Catchy title. I thought so. I read the entire column by Andy Kessler in the Wall Street Journal, November 19, 2018. I know the column’s target audience was the business community. However, as I read, I realized this had application across multiple disciplines.
In his days of young adult exuberance, Mr. Kessler was headed out the door of the office with papers and charts to make a pitch to a client. The boss stopped him at the door and asked, “What are doing with all that junk?” Taken back by the question, Kessler was suddenly caught without anything to say. “It’s the first meeting, right?” his boss asked. “Yeah.” Then his boss gave him some sage wisdom for business, “Don’t be an idiot. Leave all that stuff here. You can use it later. Listen, everything good takes five meetings.”
What an invaluable lesson to learn for a young business person or young teacher, or a young pastor or young deacon! Problem is, some people never learn that building relationships is what makes the business world, or even the sphere of the church, work at all.
Kessler testifies that he was mad at his boss because he had worked so hard preparing everything, and now the boss was explaining that everything takes five meetings or five touch points. The boss went on to explain that the idea of making a “close” every time you go out may have been the mantra before the invention of the cell phone, but it is passé today.
Yes, everyone is in a hurry. Everyone wants to buy or communicate their message in the context of a single click, one appointment, or one committee meeting. Kessler goes on to explain after the fifth meeting, the fifth conversation, you do need wrap up the message. But take a little time getting there.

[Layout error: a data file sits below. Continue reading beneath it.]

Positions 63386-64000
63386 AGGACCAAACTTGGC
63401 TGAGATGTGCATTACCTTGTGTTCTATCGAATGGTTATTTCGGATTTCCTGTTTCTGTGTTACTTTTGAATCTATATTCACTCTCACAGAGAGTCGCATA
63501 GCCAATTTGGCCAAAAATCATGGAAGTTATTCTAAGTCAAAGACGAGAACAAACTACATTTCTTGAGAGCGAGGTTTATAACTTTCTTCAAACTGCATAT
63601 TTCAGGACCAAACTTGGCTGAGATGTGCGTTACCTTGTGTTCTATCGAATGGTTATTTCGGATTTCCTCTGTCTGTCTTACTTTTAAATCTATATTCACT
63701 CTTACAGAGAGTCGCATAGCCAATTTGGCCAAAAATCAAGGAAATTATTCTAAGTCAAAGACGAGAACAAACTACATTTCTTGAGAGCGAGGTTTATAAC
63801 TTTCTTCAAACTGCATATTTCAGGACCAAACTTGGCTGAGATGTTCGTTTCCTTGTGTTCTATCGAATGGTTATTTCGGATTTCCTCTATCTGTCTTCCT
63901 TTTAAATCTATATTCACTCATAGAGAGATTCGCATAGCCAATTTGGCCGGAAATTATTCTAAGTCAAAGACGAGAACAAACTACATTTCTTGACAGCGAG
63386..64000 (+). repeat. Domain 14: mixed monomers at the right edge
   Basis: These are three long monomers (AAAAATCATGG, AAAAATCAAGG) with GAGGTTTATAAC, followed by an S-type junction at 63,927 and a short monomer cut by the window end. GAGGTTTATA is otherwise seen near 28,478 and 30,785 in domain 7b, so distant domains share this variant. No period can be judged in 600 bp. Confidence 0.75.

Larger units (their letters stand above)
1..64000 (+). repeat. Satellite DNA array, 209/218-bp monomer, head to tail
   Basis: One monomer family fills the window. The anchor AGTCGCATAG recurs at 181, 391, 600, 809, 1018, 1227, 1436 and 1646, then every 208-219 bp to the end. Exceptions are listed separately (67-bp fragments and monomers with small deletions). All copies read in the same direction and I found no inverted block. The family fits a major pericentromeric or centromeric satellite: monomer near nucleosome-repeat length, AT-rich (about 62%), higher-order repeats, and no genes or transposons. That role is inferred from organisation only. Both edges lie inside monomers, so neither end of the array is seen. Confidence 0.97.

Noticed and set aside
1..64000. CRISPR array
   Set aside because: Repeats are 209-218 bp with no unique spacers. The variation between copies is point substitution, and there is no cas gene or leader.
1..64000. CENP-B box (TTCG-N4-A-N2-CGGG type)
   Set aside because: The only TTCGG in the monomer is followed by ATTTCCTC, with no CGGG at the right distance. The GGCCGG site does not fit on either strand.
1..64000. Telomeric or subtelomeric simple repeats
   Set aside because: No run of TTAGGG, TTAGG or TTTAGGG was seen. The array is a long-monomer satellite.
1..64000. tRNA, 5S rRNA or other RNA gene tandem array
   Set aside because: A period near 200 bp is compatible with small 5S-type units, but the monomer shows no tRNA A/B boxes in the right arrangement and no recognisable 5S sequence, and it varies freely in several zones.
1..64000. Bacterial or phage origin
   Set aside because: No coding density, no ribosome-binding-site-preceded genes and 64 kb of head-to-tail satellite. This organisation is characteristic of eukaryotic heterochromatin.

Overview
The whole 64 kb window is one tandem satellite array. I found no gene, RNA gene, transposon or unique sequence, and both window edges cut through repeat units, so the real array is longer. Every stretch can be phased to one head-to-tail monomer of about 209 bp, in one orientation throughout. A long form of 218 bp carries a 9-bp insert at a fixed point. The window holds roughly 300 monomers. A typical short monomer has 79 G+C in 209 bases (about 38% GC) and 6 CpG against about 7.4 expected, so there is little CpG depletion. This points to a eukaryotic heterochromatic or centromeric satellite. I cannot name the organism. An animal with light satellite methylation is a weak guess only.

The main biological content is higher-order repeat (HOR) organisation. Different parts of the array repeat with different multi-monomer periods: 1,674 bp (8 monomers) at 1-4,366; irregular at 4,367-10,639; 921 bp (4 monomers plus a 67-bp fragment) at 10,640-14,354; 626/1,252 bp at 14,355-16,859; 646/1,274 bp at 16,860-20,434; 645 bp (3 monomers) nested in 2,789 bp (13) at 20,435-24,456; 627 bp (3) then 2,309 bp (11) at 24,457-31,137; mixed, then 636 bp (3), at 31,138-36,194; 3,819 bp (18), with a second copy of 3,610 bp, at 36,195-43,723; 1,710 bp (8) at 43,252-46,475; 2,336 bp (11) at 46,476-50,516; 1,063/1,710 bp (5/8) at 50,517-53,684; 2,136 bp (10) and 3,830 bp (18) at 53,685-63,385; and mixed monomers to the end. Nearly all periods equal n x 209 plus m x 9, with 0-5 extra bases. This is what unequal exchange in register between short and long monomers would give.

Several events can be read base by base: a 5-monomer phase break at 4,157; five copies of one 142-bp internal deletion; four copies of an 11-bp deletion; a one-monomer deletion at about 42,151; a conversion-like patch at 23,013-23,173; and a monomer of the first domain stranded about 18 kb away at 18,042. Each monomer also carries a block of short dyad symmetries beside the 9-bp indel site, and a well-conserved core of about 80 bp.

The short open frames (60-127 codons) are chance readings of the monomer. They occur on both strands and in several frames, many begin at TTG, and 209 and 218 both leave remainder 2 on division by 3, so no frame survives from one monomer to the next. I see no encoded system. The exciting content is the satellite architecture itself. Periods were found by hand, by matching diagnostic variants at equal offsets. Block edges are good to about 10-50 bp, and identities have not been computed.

What do Kessler’s five meetings look like?
(1) The Sniff—that is the initial meet-and-greet with a maximum time limit of 30 minutes.
(2) The Story—what is your story that you love to tell?
(3) The Data—explain what you wanted to tell them and how it benefits them.
(4) The Ask—pitch your idea, your message, your plan. It would be good to have someone else confirm it.
(5) The Close—This is the time ask them to buy into your idea or agree with your message.
Another name for this is the “Rule of Five.” And you can’t take shortcuts if you want to maximize your impact with the person to whom you are reaching out in business or some other form of relationship. Relationships matters and they take time.
If you study the ministry of our Lord Jesus, you discover quickly how He was always making disciples. He was perfect at the process. We aren’t clued in to all the details. But if you look closely, you find He is constantly training His followers to build Kingdom relationships with people. He was meeting people. Meeting to train them. Meeting to teach them.
How many times did He need to point out that keeping the rituals of religiosity for favor with God was as futile as a sales guy trying to win over a client in the initial meeting? But look at how He met people and used the meeting to point people toward a relationship of grace.
Sometimes, people ask, “What is it that you do?” I am tempted to get a little snarky and say I operate a “Meetings R Us” franchise. That would give people pause to think. I do attend a lot of meetings. Meetings are how the work is done on a large scale. Some are productive. Some dull. Some meaningful, and yet others are perfunctory. But I do want every meeting to be a meaningful contact, a significant conversation.
As I write this column, I spent the day in two meetings: the first meeting was preparation to be a certified Disaster Relief volunteer. I know you can’t prepare once a disaster strikes. So now is the time to get ready. If you are not a certified volunteer, why not? You can bring help, hope and healing into someone’s life by investing a little time in helping during a disaster.
The second meeting was the first official meeting with The Baptist Home. I am very grateful for the progress that was made with the staff of The Baptist Home. Within just a few weeks, the MBC’s duly-elected trustees will be providing oversight to this marvelous ministry of care for the residents. For years it seemed an impossible dream for this ministry to return home. Now they are coming home and it’s time to celebrate.
Make plans now for the MBC’s big meeting, October 28-29 in Branson. Celebrate the MBC’s cooperative ministries. Special guests this year are Johnny Hunt and JD Greear, and The Gettys in concert. Watch for details soon by clicking on the Annual Meeting tab at MoBaptist.org. ν